Providers of online platforms shall ensure that the decisions, are taken under the supervision of appropriately qualified staff, and not solely on the basis of automated means.
Out-of-court dispute settlement
Recipients of the service, including individuals or entities that have submitted notices, addressed by the decisions referred to, shall be entitled to select any out-of-court dispute settlement body that has been certified in accordance with paragraph 3 of this Article in order to resolve disputes relating to those decisions, including complaints that have not been resolved by means of the internal complaint-handling system referred to in that Article.
Providers of online platforms shall ensure that information about the possibility for recipients of the service to have access to an out-of-court dispute settlement, as referred to in the first subparagraph, is easily accessible on their online interface, clear and user-friendly.
The first subparagraph is without prejudice to the right of the recipient of the service concerned to initiate, at any stage, proceedings to contest those decisions by the providers of online platforms before a court in accordance with the applicable law.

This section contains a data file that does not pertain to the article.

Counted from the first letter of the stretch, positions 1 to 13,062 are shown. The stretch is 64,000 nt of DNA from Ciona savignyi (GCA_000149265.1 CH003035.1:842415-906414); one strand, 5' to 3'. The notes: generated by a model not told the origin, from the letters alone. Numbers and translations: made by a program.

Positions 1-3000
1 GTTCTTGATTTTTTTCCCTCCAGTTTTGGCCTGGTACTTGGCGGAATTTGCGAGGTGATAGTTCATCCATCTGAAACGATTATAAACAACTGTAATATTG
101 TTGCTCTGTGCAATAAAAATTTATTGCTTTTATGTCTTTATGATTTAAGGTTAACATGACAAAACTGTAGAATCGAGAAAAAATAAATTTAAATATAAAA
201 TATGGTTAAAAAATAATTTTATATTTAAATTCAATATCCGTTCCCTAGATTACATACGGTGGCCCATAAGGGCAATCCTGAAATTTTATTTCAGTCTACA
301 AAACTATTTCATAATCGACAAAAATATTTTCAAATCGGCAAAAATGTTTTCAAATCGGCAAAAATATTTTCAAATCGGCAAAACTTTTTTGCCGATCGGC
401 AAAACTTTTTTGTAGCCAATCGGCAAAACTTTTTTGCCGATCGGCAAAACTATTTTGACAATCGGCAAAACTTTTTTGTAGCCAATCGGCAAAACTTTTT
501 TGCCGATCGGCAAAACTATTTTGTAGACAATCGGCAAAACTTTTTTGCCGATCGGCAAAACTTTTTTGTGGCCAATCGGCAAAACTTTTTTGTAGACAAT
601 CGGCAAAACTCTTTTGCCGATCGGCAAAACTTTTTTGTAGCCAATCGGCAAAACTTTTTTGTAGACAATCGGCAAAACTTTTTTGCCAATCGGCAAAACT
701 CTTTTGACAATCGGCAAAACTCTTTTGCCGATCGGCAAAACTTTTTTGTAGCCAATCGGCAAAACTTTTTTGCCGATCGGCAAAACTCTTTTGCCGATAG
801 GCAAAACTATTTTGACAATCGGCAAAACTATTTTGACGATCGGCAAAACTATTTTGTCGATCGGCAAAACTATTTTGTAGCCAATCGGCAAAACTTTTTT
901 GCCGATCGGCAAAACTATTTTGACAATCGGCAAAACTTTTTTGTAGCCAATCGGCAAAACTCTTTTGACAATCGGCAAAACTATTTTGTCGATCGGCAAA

Both parties shall engage, in good faith, with the selected certified out-of-court dispute settlement body with a view to resolving the dispute.
Providers of online platforms may refuse to engage with such out-of-court dispute settlement body if a dispute has already been resolved concerning the same information and the same grounds of alleged illegality or incompatibility of content.
The certified out-of-court dispute settlement body shall not have the power to impose a binding settlement of the dispute on the parties.